Through the 1990s and early 2000s the strength of the United States economy has been linked to its ability to foster large numbers of small innovative technology companies, a few of which have grown to dominate new industries, such as Microsoft, Genentech, or Google. US technology clusters such as Silicon Valley have become tremendous engines of innovation and wealth creation, and the envy of governments around the world. Creating Silicon Valley in Europe examines trajectories by which new technology industries emerge and become sustainable across different types of economies. Governments around the world have poured vast sums of money into policies designed to foster clusters of similar start-up firms in their economies. This book employs careful empirical studies of the biotechnology and software industries in the United States and several European economies, to examine the relative success of policies aimed at cultivating the 'Silicon Valley model' of organizing and financing companies in Europe.Influential research associated with the 'varieties of capitalism' literature has argued that countries with liberal market orientations, such as the United States and the United Kingdom, can more easily design policies to cultivate success in new technology industries compared to countries associated with organized economies, such as Germany and Sweden. The book's empirical findings support the view that national institutional factors strongly condition the success of new technology policies. However, the study also identifies important cases in which radically innovative new technology firms have thrived within organized economies. Through examining case of both success and failure Creating Silicon Valley in Europe helps identify constellations of market and governmental activities that can lead to the emergence of sustainable clusters of new technology firms across both organized and liberal market economies.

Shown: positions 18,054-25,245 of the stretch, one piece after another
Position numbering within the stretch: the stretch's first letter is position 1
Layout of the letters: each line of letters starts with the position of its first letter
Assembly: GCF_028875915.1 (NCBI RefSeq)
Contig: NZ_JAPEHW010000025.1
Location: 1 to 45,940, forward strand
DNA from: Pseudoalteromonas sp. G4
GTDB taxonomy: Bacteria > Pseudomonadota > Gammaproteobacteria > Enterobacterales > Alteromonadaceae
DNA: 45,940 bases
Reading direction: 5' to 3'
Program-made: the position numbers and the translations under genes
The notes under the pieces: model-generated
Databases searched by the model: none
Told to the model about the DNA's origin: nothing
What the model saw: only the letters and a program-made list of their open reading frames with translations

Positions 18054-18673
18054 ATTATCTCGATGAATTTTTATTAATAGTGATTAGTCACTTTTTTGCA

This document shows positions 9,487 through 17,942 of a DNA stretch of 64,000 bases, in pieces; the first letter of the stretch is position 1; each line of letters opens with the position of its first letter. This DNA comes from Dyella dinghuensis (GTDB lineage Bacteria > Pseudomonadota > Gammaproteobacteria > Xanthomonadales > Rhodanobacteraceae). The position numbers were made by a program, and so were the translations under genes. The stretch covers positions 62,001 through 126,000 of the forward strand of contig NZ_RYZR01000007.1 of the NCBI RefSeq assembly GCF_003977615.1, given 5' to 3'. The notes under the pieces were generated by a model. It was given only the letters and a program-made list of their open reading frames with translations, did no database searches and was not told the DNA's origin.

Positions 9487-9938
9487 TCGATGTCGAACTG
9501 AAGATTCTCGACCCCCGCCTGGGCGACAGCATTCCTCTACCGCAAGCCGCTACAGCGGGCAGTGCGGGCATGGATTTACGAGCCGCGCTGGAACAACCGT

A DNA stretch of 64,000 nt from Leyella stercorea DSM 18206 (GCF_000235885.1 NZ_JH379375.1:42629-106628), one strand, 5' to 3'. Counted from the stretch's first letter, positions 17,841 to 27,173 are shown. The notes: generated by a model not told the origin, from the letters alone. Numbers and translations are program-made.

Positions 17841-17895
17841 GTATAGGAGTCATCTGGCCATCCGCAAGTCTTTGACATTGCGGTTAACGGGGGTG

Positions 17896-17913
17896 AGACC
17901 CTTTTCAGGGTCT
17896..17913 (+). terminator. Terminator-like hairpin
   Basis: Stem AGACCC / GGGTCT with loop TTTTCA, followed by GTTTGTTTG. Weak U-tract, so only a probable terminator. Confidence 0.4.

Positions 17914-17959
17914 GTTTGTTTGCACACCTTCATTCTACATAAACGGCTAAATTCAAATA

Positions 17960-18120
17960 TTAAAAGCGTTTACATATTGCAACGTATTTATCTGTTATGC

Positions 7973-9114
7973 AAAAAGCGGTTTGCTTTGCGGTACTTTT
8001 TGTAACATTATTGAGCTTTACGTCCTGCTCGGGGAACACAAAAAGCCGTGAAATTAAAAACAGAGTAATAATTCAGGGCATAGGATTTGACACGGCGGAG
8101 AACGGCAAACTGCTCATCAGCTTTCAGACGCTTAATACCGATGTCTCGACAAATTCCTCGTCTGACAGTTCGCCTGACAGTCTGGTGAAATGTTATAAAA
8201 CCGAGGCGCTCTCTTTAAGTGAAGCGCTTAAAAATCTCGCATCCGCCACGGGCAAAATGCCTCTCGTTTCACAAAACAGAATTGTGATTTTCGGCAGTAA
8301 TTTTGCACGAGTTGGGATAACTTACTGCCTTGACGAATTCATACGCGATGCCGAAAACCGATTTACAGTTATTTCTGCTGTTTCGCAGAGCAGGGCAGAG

(source: Nielsen Book Data)9780199269525 20160528
Green Library
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Book
x, 393 p. : ill. ; 24 cm.
In Making Silicon Valley, Christophe Lecuyer shows that the explosive growth of the personal computer industry in Silicon Valley was the culmination of decades of growth and innovation in the San Francisco-area electronics industry. Using the tools of science and technology studies, he explores the formation of Silicon Valley as an industrial district, from its beginnings as the home of a few radio enterprises that operated in the shadow of RCA and other East Coast firms through its establishment as a center of the electronics industry and a leading producer of power grid tubes, microwave tubes, and semiconductors. He traces the emergence of the innovative practices that made this growth possible by following key groups of engineers and entrepreneurs. He examines the forces outside Silicon Valley that shaped the industry -- in particular the effect of military patronage and procurement on the growth of the industry and on the development of technologies -- and considers the influence of Stanford University and other local institutions of higher learning.Lecuyer argues that Silicon Valley's emergence and its growth were made possible by the development of unique competencies in manufacturing, in product engineering, and in management. Entrepreneurs learned to integrate invention, design, manufacturing, and sales logistics, and they developed incentives to attract and retain a skilled and motivated workforce. The largest Silicon Valley firms -- including Eitel-McCullough (Eimac), Litton Industries, Varian Associates, Fairchild Semiconductor, and Intel -- dominated the American markets for advanced tubes and semiconductors and, because of their innovations in manufacturing, design, and management, served as models and incubators for other electronics ventures in the area.